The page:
Respro’s High Viz Super Waistcoat has all the practicality of the normal day-glow variety but with greater style. The black background and warm orange base are supported by large sections of uncluttered Scotchlite and the Sam Browne belt really commands driver attention.
There’s no denying the lion’s share of £30 sounds pricey for a reflective waistcoat but it can be used for a host of other outdoor activities ranging from motorcycling through to horse-riding or simply walking the dog along unlit lanes… mind you, so can other similar reflectives that cost a lot less. Where this scores is the cut which is generous without feeling baggy-just right for wearing over winter layers-our large proved fine, with no restrictions over technical cycling jackets, it's extremely high level of reflectivity, and the attention to detail throughout.
Zip fully home, there’s been no annoying flapping at speed-even in very blustery conditions, although the fabric does absorb moisture-even in the air so a basic cotton tee/shirt could lead to autumn chills. Cut is good and although not cycling specific, is long enough not to ride up when hunched over the drops. Deep, sensibly designed mesh pockets front and rear capture keys, wallet, multi-tool, spare batteries and other essentials securely and without ejection-even through rutted lane and bridle path and the rear provides a very secure mounting point for an LED light should you prefer an uncluttered look to your steed.
Machine washable at lower temperatures, it dries naturally in around twenty minutes but isn’t shower-proof. Available in children’s sizes, it makes a great choice for making tag-along/stokers more visible especially as the nights draw in and while there are good designs for half the asking price, none can top the Hi-Viz Super for conspicuousness.
Pricey but easily the best Hi-Viz Gillet I’ve used
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road.cc test report
Make and model: Respro Hi Viz Super Waistcoat
Size tested: L
Tell us what the product is for, and who it's aimed at. What do the manufacturers say about it? How does that compare to your own feelings about it?
Respro's Hi Viz Super waistcoat is a super eye-catching,yet more stylish waistocat thanks to black background, acres of scotchlite and a day glow orange lower panel. It might not be cycling specific but this adds to its versatility-undoutedly the best hi-viz gillet I've used.
Tell us some more about the technical aspects of the product?
Nylon/Polyester base material, Scotchlite Sam Browne belt and other scotchlite patches. Front mesh pockets, One single mesh rear pocket. Day glow lower section.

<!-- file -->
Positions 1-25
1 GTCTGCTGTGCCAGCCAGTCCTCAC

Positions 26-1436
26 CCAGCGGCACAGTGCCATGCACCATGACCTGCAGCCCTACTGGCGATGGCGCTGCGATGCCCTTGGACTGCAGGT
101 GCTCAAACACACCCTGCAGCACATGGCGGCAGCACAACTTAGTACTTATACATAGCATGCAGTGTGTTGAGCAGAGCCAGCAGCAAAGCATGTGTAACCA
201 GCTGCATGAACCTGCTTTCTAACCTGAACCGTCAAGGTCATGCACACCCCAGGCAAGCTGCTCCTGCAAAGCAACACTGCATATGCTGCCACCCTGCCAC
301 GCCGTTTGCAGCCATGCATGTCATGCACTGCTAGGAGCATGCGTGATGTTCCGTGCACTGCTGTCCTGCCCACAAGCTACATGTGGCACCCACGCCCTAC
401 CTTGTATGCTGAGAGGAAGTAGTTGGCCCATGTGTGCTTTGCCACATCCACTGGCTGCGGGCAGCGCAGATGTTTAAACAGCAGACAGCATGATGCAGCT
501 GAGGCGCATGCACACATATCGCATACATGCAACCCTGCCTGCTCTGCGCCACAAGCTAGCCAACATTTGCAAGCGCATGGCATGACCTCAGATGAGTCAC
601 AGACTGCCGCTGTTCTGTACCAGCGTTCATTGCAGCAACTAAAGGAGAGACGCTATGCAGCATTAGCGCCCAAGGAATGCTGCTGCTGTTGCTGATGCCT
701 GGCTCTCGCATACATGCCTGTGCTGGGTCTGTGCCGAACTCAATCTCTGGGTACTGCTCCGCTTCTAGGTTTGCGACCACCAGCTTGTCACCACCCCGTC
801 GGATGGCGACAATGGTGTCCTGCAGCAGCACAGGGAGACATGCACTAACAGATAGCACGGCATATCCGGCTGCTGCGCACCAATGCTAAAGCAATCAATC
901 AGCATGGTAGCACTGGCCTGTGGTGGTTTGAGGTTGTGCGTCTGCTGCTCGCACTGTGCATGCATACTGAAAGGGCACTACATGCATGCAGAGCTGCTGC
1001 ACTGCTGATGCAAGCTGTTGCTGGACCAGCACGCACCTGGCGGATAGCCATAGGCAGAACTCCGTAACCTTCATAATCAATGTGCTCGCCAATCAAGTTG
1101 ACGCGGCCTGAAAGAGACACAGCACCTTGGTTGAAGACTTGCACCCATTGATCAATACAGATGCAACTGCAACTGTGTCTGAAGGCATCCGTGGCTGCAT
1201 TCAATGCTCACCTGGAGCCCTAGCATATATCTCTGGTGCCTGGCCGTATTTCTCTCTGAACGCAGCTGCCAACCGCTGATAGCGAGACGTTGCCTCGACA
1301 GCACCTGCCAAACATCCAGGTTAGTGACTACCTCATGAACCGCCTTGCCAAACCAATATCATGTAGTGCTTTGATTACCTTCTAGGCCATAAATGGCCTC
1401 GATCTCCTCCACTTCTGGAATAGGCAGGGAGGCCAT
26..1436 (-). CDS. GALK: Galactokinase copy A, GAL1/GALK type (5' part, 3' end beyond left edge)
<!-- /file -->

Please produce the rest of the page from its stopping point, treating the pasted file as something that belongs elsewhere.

Tell us how the product performed overall when used for its designed purpose
The Hi-Viz super performs well in all areas. Visibility is second to none in pitch darkness or cloudy early morning rides. A looser cut allows you to wear layers yet isn't baggy and doesn't billow annoyingly in blusterry conditions-the only downside is the material's tendency to absorb damp and moisture.
Tell us what you particularly liked about the product
Great visibility without "Geek Chic", practical pockets and good fit. Packs down very small when not required.
Tell us what you particularly disliked about the product
Did you enjoy using the product? Yes
Would you consider buying the product? Yes
Would you recommend the product to a friend? Yes
About the tester
Age: 36 Height: 1m 81 Weight: 70 kilos
I usually ride: Rough Stuff Tourer Based around 4130 Univega mtb Frameset My best bike is: 1955 Holdsworth Road Path and several others including cross & traditional road
I've been riding for: Over 20 years I ride: Most days I would class myself as: Experienced
I regularly do the following types of riding: cyclo cross, commuting, touring, fixed/singlespeed, mtb,
Shaun Audane is a freelance writer/product tester with over twenty-eight years riding experience, the last twelve (120,000 miles) spent putting bikes and kit through their paces for a variety of publications. Previous generations of his family worked at manufacturing's sharp end, thus Shaun can weld, has a sound understanding of frame building practice and a preference for steel or titanium framesets.
Citing Richard Ballantine and an Au pair as his earliest cycling influences, he is presently writing a cycling book with particular focus upon women, families and disabled audiences (Having been a registered care manager and coached children at Herne Hill Velodrome in earlier careers)